Sunday, August 8, 2010

Photos of hibakusha and citizens in Hiroshima calling for peace and a Nuclear-Free World

These photos, while obviously unable to capture everything that took place in Hiroshima on August 6th, 2010 (65 years following the atomic bombing), will hopefully impart at least a fraction of the peoples' desire for the abolishment of nuclear weapons, an aim that was palpable throughout the city during the entire day's events.

Mr Kazuo Fukushima, 78, gives a talk while showing a map of Hiroshima at a session held on August 7th in a room of the Peace Memorial Museum in Hiroshima. He is a hibakusha whose family ran an inn 250 meters west of ground zero, just over the river from the A-bomb Dome. The sole survivor of his seven family members, he had been sent to work in a factory a couple of kilometers away as a child of merely 13 years old. All six other family members were burned to death by the blast into bones so carbonized that no identification of the corpses was possible.

Mr Tetsushi Yonezawa, 76, the `miracle survivor of A-bombed streetcar'. On the morning of August 6, 1945, he boarded a tram leaving Hiroshima station that was blasted in the downtown Hatchobori district, 750 meters from ground zero. The more than 100 passengers in the train car all died instantly except for Yonezawa, the lone survivor. As a small boy of 11 years old, he had been protected by the bodies of the others inside the packed rush hour train, thereby escaping the fierce direct radiation. Although he was told that he would not live long, he is still alive and continues to tell his story.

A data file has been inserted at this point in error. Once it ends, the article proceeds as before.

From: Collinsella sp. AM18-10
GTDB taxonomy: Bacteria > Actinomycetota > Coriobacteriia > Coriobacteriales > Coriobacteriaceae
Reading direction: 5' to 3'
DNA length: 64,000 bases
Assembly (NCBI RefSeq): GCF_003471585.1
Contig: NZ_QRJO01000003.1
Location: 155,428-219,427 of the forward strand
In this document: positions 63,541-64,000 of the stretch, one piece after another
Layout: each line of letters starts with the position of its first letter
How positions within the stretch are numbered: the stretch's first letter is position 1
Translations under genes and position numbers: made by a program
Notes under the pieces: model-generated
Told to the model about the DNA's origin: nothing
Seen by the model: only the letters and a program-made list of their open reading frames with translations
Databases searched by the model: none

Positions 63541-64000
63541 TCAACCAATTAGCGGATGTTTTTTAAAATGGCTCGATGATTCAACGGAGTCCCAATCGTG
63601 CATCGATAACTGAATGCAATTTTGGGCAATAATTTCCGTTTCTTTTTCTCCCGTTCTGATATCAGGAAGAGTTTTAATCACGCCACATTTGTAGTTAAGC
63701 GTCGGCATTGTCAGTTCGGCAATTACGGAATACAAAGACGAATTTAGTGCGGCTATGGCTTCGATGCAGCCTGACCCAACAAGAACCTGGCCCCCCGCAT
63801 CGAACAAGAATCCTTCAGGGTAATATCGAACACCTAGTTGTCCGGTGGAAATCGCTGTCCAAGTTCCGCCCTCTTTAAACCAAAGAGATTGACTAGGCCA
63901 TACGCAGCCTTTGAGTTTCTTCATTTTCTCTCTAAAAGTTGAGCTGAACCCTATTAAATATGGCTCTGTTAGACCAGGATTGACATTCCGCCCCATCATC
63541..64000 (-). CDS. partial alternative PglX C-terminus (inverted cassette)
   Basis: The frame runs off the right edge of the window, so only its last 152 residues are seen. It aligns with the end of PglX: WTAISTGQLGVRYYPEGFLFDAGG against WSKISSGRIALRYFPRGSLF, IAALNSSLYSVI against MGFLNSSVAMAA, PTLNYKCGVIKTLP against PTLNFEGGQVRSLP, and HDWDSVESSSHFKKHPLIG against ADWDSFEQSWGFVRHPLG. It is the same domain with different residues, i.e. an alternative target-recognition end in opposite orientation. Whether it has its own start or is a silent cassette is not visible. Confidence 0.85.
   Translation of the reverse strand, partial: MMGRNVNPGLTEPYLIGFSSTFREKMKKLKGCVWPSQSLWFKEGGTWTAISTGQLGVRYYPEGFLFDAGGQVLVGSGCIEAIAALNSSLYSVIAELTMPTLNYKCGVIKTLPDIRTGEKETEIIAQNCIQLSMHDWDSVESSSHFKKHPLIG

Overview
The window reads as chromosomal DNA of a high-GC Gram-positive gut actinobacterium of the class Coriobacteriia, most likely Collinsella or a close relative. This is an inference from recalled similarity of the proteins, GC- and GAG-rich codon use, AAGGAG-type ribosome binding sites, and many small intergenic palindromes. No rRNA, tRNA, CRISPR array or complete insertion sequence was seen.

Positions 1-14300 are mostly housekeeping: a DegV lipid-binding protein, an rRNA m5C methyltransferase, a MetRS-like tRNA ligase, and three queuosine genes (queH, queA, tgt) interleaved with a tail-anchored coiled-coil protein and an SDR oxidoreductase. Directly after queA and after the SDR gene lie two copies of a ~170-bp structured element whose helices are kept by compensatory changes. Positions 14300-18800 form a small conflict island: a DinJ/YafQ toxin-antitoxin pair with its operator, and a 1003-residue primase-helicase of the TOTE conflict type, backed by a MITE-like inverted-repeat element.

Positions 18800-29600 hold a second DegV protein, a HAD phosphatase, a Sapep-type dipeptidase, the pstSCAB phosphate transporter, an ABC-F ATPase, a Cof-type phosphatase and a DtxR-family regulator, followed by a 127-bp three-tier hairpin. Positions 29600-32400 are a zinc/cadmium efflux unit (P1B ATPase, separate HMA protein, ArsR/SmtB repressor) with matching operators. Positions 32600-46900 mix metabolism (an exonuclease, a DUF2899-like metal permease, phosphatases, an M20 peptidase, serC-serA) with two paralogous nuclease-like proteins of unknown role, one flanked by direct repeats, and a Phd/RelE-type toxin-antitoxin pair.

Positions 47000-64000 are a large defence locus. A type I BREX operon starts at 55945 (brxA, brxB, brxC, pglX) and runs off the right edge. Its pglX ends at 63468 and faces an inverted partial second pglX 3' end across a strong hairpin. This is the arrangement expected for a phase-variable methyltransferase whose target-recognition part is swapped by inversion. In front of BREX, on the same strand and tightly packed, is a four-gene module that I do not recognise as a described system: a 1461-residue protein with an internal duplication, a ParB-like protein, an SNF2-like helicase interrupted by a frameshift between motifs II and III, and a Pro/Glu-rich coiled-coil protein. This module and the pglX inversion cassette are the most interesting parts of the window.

This youth, who is from Kyoto, embarked on a Peace Cycle beginning on Aug 1st from Nishinomiya-city to Hiroshima. He participated in a one-day friendship tour on August 5th to Iwaishima island, whose residents have been refusing a planned nuclear power plant by Chugoku Electric Power Company for the past 28 years.

--Photos and text contributed by Hitosada Yoshitake, a Kansai-based social activist engaged in peace and justice issues including disability rights, equality for ethnic and sexual minorities, justice for "comfort women," peace and democracy in Okinawa, Article 9.

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